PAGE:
As the name suggests, this was a game of extreme risk that involved both strategy and luck. With complicated rules and long odds it attracted large groups of players who could all participate at the same time by betting on the outcome. Hazard is believed to be the medieval forefather of ‘craps’ (which has established numbers for winning, losing or gaining a point) whereas in Hazard the player chooses his own winning number (then called the main) which had to be rolled before he throws out (in Craps called ‘sevening out’). Chaucer referred to Hazard in The Canterbury Tales, ‘set upon six and seven’ as putting one’s entire fortune on the outcome of a single roll of the dice.

Gambling 1


Backgammon is believed to have originated at around 3,000 B.C. in Mesopotamia and was typically played on surfaces such as wood, using stones as markers, and dice made from bones, stones, wood or pottery. The playing pieces are moved according to the roll of dice, and a player wins by removing all of their pieces from the board before their opponent.

Although luck is one of the determining factors in the outcome, strategy plays a more important role as players must choose from numerous options in order to out manoeuvre their opponent. Both players and bystanders wagered on the outcome.



Gluckshaus is German for House of Fortune and was played in the late medieval period, but became very popular during the renaissance. The wooden boards were often elaborately carved and painted. Each square of the board contained a scene, and the rest of the board surrounding the squares was heavily illuminated. The board is divided in squares numbered from 2 to 12 (with 4 often left out), arranged in the form of rooms in a house. Each player rolls two dice.

  • On a roll of 3, 5, 6, 8, 9, 10 or 11, the player places a coin on the board in the corresponding room, if it is empty, or takes the coin if it is occupied.
  • If the player rolls snake eyes, he has rolled a ‘Lucky Pig’ and collects all the coins on the board (from all the rooms) except for whatever lies in room seven.
  • If the player rolls a 12, he is ‘king’ and wins all the coins on the board, from all the rooms.
  • If the player rolls a 7, a ‘wedding’ takes place and a coin must be placed in room 7 as a dowry. This builds up a jackpot until a 12 is rolled.

The game ends when one player has won all the coins


Gambling or dicing in the medieval period was extremely popular and attracted players from all levels of society. Large sums of money changed hands, as did livestock and property. Those discovered cheating often ended up locked into a pillory, their weighed (or loaded) dice forced up their nostrils or imbedded into the palms of their hands. The same treatment was often dealt to the unfortunate player who was unable to settle his losses.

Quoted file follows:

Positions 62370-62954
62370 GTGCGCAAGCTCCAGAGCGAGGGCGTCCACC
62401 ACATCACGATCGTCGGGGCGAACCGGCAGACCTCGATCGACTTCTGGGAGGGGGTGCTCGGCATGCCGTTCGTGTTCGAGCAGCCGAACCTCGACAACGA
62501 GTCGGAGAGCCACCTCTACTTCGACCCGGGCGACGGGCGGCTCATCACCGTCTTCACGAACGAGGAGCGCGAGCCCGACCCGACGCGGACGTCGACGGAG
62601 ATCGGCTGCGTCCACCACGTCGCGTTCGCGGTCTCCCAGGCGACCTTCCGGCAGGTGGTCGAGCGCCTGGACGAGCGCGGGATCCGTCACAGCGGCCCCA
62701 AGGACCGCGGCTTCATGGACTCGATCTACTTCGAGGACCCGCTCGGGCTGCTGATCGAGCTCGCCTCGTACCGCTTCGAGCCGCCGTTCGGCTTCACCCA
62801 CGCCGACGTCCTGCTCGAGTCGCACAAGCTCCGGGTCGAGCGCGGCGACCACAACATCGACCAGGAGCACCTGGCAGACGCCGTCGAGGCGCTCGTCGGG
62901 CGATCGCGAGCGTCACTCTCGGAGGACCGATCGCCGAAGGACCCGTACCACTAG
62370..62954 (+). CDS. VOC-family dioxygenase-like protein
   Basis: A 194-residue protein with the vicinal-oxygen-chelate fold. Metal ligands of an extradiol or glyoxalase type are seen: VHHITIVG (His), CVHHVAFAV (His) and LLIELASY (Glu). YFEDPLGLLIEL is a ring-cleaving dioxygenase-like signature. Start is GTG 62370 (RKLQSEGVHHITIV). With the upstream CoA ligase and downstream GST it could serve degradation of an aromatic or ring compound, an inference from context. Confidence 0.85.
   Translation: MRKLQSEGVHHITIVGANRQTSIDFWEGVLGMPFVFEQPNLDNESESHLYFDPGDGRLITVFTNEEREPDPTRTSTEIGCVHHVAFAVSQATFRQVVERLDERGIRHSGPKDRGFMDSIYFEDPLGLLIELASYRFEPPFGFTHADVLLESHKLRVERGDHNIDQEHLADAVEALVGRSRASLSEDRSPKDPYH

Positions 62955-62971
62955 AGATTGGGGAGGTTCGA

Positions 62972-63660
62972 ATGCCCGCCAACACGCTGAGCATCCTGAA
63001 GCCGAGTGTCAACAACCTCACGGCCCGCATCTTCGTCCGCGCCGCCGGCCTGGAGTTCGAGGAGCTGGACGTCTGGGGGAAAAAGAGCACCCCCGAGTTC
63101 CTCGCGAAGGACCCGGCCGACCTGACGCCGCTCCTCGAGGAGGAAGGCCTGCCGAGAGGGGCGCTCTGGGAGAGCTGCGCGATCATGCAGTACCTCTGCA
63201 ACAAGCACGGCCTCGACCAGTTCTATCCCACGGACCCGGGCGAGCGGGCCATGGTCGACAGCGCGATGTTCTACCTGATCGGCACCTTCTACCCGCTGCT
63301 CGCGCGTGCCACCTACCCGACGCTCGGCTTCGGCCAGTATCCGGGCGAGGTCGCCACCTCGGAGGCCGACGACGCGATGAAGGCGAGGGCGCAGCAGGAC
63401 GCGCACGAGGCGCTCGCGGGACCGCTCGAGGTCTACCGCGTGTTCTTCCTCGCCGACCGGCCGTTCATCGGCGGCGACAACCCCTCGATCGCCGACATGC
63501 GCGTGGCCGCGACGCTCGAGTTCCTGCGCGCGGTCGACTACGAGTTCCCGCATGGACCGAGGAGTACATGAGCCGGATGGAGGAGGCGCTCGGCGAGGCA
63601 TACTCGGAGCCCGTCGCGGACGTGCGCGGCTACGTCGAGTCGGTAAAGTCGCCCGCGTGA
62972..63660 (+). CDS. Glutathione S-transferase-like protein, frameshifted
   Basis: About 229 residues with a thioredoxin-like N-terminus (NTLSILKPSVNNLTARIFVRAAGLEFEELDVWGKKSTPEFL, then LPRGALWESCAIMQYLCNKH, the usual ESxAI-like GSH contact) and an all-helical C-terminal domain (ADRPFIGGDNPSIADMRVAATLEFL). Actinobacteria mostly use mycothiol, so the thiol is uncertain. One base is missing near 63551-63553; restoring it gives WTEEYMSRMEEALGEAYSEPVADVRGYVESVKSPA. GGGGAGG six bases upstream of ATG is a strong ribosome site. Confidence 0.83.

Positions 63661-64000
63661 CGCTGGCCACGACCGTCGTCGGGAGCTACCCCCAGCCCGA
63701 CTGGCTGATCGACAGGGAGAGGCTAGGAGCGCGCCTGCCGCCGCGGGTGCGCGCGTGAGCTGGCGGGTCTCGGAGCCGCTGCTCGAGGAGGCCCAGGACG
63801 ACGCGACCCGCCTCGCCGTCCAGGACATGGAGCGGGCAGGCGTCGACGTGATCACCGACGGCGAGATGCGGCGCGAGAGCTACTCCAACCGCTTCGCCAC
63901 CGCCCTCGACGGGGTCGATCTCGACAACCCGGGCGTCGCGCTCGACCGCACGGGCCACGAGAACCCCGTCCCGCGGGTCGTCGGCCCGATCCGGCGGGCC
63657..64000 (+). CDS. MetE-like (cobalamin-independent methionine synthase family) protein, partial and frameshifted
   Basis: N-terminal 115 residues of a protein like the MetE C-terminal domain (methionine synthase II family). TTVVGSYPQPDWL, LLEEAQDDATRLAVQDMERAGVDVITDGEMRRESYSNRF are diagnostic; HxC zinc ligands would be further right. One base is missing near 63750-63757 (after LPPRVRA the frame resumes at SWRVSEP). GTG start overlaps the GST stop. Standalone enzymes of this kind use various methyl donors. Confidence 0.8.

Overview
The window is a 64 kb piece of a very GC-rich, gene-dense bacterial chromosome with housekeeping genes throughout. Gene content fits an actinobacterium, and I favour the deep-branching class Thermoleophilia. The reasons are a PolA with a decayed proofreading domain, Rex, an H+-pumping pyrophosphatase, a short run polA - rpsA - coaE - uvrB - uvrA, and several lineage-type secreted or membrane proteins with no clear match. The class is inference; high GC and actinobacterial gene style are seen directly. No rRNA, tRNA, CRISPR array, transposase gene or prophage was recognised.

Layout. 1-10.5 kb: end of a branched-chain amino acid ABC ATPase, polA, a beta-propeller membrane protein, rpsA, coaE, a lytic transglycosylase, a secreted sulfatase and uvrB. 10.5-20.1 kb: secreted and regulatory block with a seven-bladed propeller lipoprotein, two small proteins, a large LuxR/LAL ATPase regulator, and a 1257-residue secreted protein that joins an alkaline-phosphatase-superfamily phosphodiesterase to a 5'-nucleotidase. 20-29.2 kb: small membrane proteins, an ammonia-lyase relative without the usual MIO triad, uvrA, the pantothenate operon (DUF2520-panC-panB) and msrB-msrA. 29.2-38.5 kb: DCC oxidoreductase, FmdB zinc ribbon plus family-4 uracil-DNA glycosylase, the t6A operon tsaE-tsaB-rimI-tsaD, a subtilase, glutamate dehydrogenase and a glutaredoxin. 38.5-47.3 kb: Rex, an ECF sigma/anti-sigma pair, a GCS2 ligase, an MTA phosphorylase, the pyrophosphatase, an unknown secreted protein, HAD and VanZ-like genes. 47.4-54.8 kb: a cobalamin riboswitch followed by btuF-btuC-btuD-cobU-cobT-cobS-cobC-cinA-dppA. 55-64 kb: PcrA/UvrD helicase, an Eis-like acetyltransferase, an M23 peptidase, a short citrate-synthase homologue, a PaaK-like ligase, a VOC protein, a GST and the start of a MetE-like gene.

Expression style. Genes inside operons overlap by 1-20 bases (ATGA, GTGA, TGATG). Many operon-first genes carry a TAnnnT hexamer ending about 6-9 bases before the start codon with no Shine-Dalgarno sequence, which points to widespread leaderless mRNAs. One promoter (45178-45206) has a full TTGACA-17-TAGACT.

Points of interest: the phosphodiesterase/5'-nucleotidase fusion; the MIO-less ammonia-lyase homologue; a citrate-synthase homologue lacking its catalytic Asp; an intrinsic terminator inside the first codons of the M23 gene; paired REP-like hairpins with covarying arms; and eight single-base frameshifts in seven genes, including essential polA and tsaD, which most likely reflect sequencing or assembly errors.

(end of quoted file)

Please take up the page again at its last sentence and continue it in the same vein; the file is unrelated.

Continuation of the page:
Just imagine a line of pillory posts located along the front of a modern day casino. I wonder if that would be sufficient to dissuade a gambling addiction.

Catherine A Wilson

Lions and Lilies Christmas Advent Calendar – 2014

Welcome to the Lions and Lilies Advent Calendar for 2014. We hope you enjoy exploring the favourite medieval recipes of the characters who feature in ‘The Lily and the Lion’, ‘The Order of the Lily’ and ‘The Gilded Crown.’  Please look out for our special gift on December 25th.

The ladies at Lions and Lilies would like to wish our readers a very merry Christmas and a safe and happy 2015.


MC from LandL


Please click on the Santa to receive a gift from the ladies at Lions and Lilies – ‘A Medieval Christmas’ eBook. The book is available for free on iTunes on Kobo. If you do not have a Kobo reader you can download the software from the Kobo link below. Unfortunately, despite our best efforts, Amazon have listed the book for 99c so we suggest you view it via Kobo or iTunes.

Cathy A and Cathy T would like to thank you for your support during 2014 and hope you and your loved ones enjoy a wonderful Christmas and New Year.





Gillets recipe

Book 3 – ‘The Gilded Crown’ – Chapter 17

Inside the noisy hall, Arnaud-Amanieu d’Albret gave a hearty guffaw and shook his finger at the pretty blonde attached to his arm. Beside him, Gillet d’Albret, dressed in a dark green doublet and black silk chausses, smiled affably. The woman at his side slid closer and possessively hooked her fingers around his elbow. Arnaud moved to whisper in his cousin’s ear, nodding at Gillet’s escort.
‘Her companion says she’s already under your spell. Another goblet of wine and she’ll gladly be under you. But I am thinking she’ll have to lure you first. What is wrong, cousin? You do not enjoy yourself?’
Gillet looked around the hall. ‘’Tis nothing, Arn. I think I have been away from court too long. All this jabbering hurts my ears and I prefer the scent of fresh grass in open fields.’
Arn laughed and slapped his cousin’s back lightly. ‘You have slept beneath the stars for too many nights, my friend. Come, put aside your peasant instincts and enjoy whilst you may. Ah, here is another introduction. Maybe this beauty can tempt you. Christ’s nails! Forget what I just said. I’m tempted myself!’




Ceciles recipe

Book 3 – ‘The Gilded Crown’ – Chapter 17